As Sunday’s bike ride gets closer, I continue to train

Last night, very late, I went out and biked for half an hour.  It was very quite and I stayed within my neighborhood, but I was able to listen to a shiur from Rav Weinberger titled “Making Ourselves Into A Receptacle To Accept Torah “.  The shiur was great and as I listened I had in mind that it was in the zechus of a Refuah Shelaima for Rabbi Maryles ‘ grandson.

Wednesday night’s eight mile ride was good, but I had to deal with the wind that made Chicago famous.  It was a much harder ride thanks to the wind.  I started listening to a new series of shiurim given by Rabbi Yossi Michalowicz from Thornhill, Ontario, eh.  These shiurim are based on Mussar Vaadim given by Rav Avigdor Miller zt’l that were complied into a two volume set called “Shaarei Orah”.  I have read “Rejoice, O Youth” and “Torah Nation”, but the first two shiurim that I listened while biking were really uplifting.  The first idea that is discussed is that thinking about something is not the same as acting upon it.  For example, I can think about biking, but that is totally not the same as actually going out and biking.  You can think about drinking something if you are thirsty, but that will not quench your thirst.  The series is available for free right here .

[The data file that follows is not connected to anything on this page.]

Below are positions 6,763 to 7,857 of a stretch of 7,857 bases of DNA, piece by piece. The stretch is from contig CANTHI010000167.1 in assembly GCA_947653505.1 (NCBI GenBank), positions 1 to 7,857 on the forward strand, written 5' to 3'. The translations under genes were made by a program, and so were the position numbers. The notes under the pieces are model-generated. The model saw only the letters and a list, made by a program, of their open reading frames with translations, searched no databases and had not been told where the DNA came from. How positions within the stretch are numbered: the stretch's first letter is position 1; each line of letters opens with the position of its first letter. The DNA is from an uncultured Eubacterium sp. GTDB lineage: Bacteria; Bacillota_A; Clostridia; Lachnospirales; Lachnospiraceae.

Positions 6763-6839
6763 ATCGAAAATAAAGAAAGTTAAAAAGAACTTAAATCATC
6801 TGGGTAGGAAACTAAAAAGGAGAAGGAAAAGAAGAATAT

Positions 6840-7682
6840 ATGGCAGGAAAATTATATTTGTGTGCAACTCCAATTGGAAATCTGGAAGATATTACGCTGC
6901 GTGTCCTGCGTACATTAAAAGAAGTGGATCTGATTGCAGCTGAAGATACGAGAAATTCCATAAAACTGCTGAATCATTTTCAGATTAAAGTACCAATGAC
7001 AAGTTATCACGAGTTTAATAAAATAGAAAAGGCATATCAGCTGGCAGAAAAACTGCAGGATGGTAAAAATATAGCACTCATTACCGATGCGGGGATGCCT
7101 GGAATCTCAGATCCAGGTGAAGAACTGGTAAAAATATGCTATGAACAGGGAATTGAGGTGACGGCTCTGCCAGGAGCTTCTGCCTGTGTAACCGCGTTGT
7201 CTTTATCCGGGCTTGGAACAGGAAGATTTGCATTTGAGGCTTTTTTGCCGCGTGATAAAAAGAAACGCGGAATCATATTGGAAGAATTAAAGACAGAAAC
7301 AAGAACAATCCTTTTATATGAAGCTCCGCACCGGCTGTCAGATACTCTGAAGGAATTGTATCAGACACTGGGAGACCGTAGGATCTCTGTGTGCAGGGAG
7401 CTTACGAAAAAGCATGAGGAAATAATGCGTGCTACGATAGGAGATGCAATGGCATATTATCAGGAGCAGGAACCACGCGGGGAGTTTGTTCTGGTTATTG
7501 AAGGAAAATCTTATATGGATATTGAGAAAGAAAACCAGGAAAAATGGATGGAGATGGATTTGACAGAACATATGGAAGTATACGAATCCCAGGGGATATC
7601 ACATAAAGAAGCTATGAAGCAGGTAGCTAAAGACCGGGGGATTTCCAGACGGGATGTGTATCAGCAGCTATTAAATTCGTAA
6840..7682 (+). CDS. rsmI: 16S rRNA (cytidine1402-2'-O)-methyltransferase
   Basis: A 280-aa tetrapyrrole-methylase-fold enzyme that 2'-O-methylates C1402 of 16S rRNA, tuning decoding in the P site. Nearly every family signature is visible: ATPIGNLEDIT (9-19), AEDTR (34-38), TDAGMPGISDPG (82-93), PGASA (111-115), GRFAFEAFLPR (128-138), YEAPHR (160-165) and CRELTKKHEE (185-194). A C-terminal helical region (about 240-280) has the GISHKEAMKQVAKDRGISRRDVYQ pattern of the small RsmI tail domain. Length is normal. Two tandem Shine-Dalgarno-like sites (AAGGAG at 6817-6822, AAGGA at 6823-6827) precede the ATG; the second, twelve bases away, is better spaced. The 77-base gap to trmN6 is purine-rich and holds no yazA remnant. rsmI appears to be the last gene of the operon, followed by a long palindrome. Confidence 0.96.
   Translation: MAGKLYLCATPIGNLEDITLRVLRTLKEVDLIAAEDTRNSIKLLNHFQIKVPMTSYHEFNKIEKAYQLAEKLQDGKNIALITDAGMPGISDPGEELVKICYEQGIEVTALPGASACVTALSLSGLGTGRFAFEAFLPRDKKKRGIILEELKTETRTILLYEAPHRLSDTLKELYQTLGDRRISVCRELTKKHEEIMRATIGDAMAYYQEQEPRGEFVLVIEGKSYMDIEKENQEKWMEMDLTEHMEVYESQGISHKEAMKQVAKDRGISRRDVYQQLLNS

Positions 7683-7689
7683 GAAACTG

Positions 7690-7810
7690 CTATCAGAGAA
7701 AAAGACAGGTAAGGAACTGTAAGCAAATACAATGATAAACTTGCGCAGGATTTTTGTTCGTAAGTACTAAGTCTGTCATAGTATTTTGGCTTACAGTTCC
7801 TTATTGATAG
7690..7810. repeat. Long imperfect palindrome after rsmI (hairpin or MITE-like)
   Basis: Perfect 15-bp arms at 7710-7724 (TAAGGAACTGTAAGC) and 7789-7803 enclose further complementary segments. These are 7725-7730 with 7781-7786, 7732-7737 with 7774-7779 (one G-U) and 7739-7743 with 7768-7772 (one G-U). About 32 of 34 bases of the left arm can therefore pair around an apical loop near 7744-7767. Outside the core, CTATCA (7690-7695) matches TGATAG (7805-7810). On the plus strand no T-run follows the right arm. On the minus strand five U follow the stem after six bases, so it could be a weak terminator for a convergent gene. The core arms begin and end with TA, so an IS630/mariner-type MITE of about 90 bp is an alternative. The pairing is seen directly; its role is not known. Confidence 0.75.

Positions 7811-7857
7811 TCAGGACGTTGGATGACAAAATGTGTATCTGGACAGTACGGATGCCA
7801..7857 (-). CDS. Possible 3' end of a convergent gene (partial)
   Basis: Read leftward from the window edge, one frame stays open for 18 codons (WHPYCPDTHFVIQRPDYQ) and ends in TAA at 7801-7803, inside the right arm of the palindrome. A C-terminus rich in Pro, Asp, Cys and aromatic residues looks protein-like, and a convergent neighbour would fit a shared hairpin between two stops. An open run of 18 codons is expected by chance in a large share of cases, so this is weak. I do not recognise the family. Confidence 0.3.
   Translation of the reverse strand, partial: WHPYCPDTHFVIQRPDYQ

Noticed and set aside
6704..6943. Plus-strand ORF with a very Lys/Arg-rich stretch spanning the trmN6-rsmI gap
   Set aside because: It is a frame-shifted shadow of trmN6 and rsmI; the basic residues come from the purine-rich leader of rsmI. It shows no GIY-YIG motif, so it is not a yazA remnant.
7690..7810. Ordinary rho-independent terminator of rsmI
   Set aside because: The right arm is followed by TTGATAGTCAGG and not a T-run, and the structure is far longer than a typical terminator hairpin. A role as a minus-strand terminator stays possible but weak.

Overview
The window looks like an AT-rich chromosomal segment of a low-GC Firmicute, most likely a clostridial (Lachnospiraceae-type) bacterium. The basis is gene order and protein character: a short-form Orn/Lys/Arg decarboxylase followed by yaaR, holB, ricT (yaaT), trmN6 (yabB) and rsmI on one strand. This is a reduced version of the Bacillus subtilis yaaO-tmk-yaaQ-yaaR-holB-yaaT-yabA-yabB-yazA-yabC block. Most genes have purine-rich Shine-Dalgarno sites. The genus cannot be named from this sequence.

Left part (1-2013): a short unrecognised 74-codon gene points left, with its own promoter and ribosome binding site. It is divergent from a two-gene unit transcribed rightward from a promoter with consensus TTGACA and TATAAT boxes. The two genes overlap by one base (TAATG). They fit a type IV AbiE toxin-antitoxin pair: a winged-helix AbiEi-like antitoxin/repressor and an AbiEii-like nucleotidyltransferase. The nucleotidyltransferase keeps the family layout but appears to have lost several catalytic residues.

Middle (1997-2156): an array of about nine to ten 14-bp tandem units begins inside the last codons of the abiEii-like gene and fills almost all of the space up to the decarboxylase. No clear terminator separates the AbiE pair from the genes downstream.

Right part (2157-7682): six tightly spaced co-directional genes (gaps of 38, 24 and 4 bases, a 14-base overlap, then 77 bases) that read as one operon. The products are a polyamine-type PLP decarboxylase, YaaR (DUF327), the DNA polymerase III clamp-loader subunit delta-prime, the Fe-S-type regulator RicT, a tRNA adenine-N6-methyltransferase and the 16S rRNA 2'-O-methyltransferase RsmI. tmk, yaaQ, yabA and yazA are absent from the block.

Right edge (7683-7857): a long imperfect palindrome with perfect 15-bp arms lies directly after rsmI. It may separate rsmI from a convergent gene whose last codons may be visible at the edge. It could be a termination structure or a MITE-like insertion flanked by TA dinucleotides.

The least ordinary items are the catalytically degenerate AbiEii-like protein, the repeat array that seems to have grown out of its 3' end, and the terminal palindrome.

Rav Miller’s view is that we need to move past that initial thought and make it something concrete.  In an attempt to accomplish this I will start thinking about how I really do wish people have a “good morning” before I wish them “Good Morning” (starting with those in my family).

As I listened to these shiurim base on Rav Miller’s Vaadim I had in mind that my friend’s wife was in need of a Refuah and that I was also listening in memory of both grandfathers a”h of two friends, the father a”h of a close friend, a mother-in-law a”h of a friend, and in memory of my in-laws a'”h.

With only four days left there’s still time to help out Chai Lifeline by sponsoring me.  Just click here and find my name in the pull-down menu.  No amount is too small (or too big).  Thanks for taking time to read this.

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